For this analysis I zoomed into the top three quarters, and then into the top conversation of each of those quarters to identify.

HOW DO YOU LOOK BACK IN RADIAN6?

Radian6 Widgets only allow you to view 3 months of data in each widget. To get around this I create a widget for each quarter, and manually pull the key numbers in XLS.

There is long term growth in the topic of “Organic”. Mentions have increased by 8.78% over the last 12 months from the previous period.

The rate of growth in Organic Food mentions has slowed down from the previous period which grew 13.26% the year earlier, but still grew by 8.78%.

The rate of growth in Organic Milk mentions has grown 163% from the previous year.

There seems to be a cyclical peak in the second half of each year (Jun-Nov). Most of the spiked discussions relate to GMO and peoples opinion on organic food. Potentially this could be aligned to the US harvesting period which is typically April to October, depending on what and where.

8. ZOOM INTO THE MAJOR CONVERSATIONS

Once you can see the big quarters that have the most mentions, zoom into them and see what’s going on. Typically there will be one spike bigger than all the rest. If you zoom into this issue, it is a fast way to get to the heart of why that quarter was bigger than the rest.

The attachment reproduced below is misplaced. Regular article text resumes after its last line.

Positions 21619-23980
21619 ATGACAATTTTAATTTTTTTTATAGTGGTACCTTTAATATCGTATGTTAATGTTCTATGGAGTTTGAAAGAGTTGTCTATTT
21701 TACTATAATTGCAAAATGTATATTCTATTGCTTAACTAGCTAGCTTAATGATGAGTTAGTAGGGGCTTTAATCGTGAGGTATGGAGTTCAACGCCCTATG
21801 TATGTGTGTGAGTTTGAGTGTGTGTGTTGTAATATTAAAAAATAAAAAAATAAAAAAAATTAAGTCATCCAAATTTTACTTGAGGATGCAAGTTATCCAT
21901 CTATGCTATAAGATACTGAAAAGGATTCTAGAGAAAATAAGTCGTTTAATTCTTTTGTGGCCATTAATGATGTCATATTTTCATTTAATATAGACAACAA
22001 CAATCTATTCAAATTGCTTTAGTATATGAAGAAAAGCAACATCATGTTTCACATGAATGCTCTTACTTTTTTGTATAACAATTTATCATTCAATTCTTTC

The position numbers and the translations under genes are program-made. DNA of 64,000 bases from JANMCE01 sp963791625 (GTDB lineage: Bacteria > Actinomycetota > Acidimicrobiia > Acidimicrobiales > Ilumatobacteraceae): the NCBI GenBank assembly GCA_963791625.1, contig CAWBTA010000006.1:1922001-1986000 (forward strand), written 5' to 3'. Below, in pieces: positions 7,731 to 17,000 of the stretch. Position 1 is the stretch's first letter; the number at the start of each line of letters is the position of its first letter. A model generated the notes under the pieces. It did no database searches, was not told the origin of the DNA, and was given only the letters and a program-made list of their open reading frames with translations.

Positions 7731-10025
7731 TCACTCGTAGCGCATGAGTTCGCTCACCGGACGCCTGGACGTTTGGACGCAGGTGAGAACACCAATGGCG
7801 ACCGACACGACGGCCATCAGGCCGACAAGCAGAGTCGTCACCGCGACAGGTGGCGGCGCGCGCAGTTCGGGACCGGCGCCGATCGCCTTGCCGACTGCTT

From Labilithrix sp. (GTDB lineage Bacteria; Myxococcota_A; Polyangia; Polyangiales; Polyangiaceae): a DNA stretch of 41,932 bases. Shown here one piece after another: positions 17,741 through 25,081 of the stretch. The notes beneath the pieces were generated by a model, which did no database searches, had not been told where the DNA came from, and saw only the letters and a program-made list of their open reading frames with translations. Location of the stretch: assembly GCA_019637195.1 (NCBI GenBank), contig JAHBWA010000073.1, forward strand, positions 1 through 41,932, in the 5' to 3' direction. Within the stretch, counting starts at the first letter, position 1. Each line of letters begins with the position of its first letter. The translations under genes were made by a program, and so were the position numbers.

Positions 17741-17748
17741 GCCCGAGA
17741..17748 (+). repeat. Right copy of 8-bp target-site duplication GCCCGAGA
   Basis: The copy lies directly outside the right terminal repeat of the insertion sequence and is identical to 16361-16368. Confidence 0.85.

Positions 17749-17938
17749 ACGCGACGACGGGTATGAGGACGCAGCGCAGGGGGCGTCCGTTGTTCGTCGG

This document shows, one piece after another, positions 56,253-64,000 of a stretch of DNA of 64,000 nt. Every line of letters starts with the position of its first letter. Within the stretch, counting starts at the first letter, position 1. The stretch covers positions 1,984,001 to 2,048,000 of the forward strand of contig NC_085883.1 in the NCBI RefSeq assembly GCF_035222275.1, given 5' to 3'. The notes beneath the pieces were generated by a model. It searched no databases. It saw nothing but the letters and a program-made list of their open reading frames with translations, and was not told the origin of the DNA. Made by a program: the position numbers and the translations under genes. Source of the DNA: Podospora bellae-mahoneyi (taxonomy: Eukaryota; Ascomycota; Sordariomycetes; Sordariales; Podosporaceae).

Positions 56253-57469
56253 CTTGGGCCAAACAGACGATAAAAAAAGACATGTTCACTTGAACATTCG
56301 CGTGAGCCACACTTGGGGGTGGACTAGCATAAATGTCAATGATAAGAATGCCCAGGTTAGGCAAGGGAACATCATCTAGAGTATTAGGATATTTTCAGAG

I zoomed into the top 2 conversations across the 3 year period to see what those major conversations were about.

4 September 2012 – Study released saying organic food has no additional health benefits 6 June 2013 – GMO test in Monsanto has spread

“Organic Food No Better For You” news article released and highly disputed by public.

9. INSIGHTS AND RECOMMENDATIONS

As I went through the study, whenever I found something interesting or worthy of note, I added an “Insight” comment. When I review the study again, I just look for all the Insights, and from the insight, create a relevant recommendation.

*This article also appeared on: https://www.afdigital.com/how-to-surface-actionable-insights-from-social-media-listening/